2. Development of the Rhone

Figure 1. CNR developments [Source : © CNR]
The Rhone has been managed from the 19th century as a means of promoting river transport; since the industrial era, this management method has evolved towards other water uses.

The French government, via the law of 27 May 1921, took the decision to develop the Rhone and assigned its management, for its French part [1], to the CNR (Compagnie Nationale du Rhone), created in 1933. Upstream of Lake Geneva, the Rhone is the property of the Federal Office for the Environment while downstream of the Lake, it is the property of the Canton of Geneva and managed by the Geneva Industrial Services (GIS). The management of sediment is organised in common between GIS and CNR, the latter also pursuing three main objectives:

  • producing hydroelectric power
  • providing a wide-gauge waterway
  • promoting agricultural development.

From 1948 to 1986, the CNR set up a cascade of 19 multipurpose plants [2] (3000 MW installed capacity) spread over 520 km between Switzerland and the Mediterranean Sea (Figure 1).

At present, the Rhone is a waterway in the European system. The river belongs to class Vb, i.e. according to the classification of the European Conference of Ministers of Transport, ECMT, it allows the navigation of boats with length between 172 and 185 m, width 11.4 m, draught varying between 2.5 m and 4.5 m and tonnage between 3 200 and 6 000 tonnes, between Lyon and the Mediterranean Sea. In addition, a surface area of 120,000 hectares has been managed to irrigation, the water needs of crops increasing from north to south: maize, rapeseed, early crops, orchards, rice (50% of the net withdrawals from the Rhone in 2014 [3]).

Figure 2. Typical development of the Rhone (run-of-river) [Source: © CNR]
In 2001, with the opening of the French electricity market, CNR became an independent electricity producer. The French Rhone was designed with a succession of low-head hydroelectric schemes, as shown in Figure 1 and illustrated in Figure 2 – with the exception of the Génissiat dam [4], a medium-head dam with a reservoir allowing weekly management. For each scheme there is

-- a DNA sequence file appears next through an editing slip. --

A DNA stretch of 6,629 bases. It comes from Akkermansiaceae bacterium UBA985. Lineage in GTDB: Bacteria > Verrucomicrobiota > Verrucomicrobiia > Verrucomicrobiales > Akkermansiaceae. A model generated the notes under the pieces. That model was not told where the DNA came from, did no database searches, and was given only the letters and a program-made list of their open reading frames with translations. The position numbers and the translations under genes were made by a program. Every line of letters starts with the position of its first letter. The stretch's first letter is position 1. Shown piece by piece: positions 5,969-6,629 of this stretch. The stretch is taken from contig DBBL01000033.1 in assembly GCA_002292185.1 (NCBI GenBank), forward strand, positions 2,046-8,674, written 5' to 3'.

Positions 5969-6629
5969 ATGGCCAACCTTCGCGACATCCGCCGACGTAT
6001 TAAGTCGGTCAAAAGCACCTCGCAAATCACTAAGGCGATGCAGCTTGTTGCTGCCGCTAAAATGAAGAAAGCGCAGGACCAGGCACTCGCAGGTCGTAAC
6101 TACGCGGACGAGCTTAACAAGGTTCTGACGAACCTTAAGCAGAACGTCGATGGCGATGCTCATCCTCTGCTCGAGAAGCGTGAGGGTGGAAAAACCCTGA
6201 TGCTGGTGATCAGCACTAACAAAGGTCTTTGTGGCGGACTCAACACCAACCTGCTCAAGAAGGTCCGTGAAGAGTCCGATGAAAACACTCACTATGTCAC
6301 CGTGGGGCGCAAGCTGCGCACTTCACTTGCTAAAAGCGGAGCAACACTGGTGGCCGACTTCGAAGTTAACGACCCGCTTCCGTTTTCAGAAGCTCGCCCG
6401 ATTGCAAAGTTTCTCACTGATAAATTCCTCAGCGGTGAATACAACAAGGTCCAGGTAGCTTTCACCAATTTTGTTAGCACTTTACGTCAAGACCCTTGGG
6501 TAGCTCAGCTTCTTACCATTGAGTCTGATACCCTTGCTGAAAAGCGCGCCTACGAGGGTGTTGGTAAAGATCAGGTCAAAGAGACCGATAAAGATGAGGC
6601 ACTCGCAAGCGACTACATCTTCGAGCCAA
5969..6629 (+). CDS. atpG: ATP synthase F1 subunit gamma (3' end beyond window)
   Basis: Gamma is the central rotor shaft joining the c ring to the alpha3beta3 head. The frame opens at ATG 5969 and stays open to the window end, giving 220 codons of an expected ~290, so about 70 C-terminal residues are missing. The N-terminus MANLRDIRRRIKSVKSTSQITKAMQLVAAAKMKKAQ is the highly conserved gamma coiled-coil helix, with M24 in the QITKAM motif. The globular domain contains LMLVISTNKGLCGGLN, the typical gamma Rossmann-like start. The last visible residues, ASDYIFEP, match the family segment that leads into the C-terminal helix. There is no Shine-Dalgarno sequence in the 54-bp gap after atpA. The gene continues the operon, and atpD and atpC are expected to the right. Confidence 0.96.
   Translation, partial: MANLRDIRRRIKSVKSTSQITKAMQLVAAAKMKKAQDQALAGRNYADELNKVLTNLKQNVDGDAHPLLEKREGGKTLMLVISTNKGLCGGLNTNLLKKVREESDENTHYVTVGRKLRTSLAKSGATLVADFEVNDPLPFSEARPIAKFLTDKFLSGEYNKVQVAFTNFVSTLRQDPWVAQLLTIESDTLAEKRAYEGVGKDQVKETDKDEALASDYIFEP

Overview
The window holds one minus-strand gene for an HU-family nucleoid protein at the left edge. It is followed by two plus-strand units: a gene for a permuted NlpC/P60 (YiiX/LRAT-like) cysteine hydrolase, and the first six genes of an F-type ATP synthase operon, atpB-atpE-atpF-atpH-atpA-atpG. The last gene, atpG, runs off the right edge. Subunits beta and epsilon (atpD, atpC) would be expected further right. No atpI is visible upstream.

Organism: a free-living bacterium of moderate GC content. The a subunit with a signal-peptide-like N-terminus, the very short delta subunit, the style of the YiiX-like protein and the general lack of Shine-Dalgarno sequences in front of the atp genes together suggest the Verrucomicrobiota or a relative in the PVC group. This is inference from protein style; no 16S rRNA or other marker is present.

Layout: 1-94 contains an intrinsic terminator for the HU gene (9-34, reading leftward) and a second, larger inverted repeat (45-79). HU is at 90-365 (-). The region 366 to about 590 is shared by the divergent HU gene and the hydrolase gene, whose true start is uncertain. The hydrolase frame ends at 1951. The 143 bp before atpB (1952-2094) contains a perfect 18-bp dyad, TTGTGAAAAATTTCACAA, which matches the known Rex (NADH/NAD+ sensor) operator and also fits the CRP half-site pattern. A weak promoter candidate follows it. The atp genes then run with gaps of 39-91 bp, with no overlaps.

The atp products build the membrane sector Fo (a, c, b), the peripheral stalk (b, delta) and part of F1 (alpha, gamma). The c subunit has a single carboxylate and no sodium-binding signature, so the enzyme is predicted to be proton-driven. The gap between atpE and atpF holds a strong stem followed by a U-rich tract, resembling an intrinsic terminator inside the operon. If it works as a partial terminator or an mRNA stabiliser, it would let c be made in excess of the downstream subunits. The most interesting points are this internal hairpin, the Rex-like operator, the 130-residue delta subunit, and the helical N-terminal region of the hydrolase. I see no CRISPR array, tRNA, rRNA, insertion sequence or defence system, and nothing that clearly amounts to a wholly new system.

• a dam with movable gates that raises the level of the Rhone; equipped with fish migration facilities and a small hydroelectric power plant to turbine the ecological instream flow ;
  • a diversion canal generally in the alluvial plain, with the hydroelectric power plant using the waterfall created by the dam, a navigation lock attached to the plant and water intakes for irrigation.

These works are completed, according to the needs imposed by the site, by

Dikes edged with counter-drainage channels protecting the riparian plains from the effects of impoundment. Flood expansion zones that existed prior to the developments are preserved to maintain flood-control capacity and to prevent the acceleration of floods downstream. These areas are fed by submersible dikes and spillways

  • Industrial and port areas, marinas, etc.
  • Other means of producing renewable energy (photovoltaic plants, wind turbines, etc.).

3. Changing objectives and priorities